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Reinventing teacher training

By Julie Randles
December 22, 2015
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The next time the idea of revitalizing classroom instruction seems daunting, take heart from Mia Kim Williams, Ph.D.

Williams, an ISTE Board member, is the associate professor of curriculum studies and educational technology for the College of Education and Behavioral Sciences at the University of Northern Colorado.

It’s a mouthful, but in 2015, she essentially condensed her job to a single focus: Creating a new ed tech program for master’s and doctoral students at her university.

Like most breakthroughs, it started innocuously. The dean came to her and said, “We need something new. What do you want to do?”

“It was so exhilarating to get that charge,” she said. “To be told, ‘Here’s your passion — go make something that will make a difference.’ To have all of the ideas that others bring to the table has been a huge blessing.”

Typically, her job would be 60 percent teaching, 20 percent research and 20 percent service. Today it’s all reinvention, all the time. With the help of two other educators, she’s pushing tech integration and pedagogy. “We’re always focusing on what it can meaningfully do for students,” Williams says.

To date, she’s crafted 17 classes, each one a research topic in itself. She compares it to planning all of the grades in K-12 at once. She’s also assisting 30 doctoral students with their research.

“Research is where my passion is,” she says “Most is connected to the work I’m doing with preservice teachers or teachers through my courses. It’s been exciting, and it’s overwhelming at the same time. There are so many steps to get through the university process that we’ve had the opportunity to determine what’s most meaningful and how what we plan will benefit kids.”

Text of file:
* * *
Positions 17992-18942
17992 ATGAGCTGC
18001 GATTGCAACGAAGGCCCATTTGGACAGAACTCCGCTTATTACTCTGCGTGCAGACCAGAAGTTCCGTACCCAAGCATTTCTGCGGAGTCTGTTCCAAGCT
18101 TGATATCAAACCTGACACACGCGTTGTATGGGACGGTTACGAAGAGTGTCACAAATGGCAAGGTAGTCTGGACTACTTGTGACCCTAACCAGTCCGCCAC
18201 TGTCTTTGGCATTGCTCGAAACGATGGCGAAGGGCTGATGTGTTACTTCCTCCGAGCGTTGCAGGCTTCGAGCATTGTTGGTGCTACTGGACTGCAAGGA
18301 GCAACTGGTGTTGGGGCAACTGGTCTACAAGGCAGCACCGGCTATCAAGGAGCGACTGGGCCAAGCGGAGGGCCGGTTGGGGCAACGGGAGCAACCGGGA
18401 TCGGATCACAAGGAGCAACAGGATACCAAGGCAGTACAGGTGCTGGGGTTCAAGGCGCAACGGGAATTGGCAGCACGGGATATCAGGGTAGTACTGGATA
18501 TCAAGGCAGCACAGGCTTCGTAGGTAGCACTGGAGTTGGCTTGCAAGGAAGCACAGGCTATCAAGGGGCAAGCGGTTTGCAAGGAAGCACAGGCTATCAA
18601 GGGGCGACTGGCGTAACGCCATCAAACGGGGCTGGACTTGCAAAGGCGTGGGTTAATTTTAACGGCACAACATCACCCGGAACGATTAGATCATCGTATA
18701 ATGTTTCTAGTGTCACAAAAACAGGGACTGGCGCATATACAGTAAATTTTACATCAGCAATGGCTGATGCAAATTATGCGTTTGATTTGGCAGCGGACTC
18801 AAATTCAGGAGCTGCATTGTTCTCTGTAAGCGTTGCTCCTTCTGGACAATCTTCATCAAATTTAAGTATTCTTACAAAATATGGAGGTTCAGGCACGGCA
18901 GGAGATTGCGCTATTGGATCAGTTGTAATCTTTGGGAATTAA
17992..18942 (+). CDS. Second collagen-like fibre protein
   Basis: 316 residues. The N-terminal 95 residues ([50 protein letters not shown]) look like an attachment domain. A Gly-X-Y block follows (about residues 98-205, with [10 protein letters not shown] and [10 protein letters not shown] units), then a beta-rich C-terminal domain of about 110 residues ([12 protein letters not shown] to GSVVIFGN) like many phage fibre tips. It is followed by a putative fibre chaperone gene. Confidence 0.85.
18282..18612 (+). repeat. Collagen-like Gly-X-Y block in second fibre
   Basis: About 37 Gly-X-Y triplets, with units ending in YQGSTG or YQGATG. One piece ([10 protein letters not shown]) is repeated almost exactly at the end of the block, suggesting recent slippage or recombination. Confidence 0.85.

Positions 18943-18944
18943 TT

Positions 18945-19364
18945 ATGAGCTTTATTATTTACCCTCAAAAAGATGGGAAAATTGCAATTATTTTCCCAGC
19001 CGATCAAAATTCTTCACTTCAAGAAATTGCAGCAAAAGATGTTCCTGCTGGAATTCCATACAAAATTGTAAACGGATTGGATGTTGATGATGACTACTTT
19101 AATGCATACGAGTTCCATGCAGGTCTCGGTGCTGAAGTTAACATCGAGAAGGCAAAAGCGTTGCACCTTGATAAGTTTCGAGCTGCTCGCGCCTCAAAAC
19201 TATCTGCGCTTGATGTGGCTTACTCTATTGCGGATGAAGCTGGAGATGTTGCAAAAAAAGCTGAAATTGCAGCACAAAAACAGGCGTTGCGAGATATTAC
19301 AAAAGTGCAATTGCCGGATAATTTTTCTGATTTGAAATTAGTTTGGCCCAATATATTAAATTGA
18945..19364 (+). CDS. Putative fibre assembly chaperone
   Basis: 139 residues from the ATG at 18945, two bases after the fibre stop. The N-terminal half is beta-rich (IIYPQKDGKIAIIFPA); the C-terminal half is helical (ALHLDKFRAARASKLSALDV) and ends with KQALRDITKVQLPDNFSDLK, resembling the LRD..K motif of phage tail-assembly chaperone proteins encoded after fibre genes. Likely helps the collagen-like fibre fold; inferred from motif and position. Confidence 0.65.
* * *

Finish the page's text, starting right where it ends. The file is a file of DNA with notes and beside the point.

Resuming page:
An ISTE member since 1998, Williams fell for ed tech during her first ISTE conference. “Seeing all these teachers taking tools and integrating them so differently was kind of like walking into Willy Wonka’s factory,” she recalls. “There was so much amazing stuff going on.”

Her passion for ed tech drove her active involvement in two ISTE affiliates, starting with the Arizona Technology in Education Association and later Colorado with Innovation Education Colorado.

She was elected to the ISTE Board in 2013 and became a member of the Linkage Committee because she likes to open communication channels and bring stakeholders together. She ran for the board to explore ways that ISTE could benefit higher ed, and with her board service ending this month, she’ll focus on bridging the ed tech gap between K-12 and higher ed.

A big thinker, Williams wants to develop a system to match tech-savvy preservice teachers to schools that value those skills. Think of it as for teacher placement. It’s about connecting higher ed, K-12 and policy because it takes all three to make sustainable change in education, she says.

The next step is to connect Northern Colorado’s new curriculum program to its community. She is already laying the foundation for a community research center that offers tutoring and engaging camps for students. Imagine a makerspace, a digital storytelling camp and stations where students can dive into science projects and explore creative ideas.

As a former K-12 English and science teacher, she’s eager to work with younger students again.

“I’m super excited to get back in the classroom with this new, forward-thinking curriculum” she says. “And excited to work with teachers who can implement it every day.”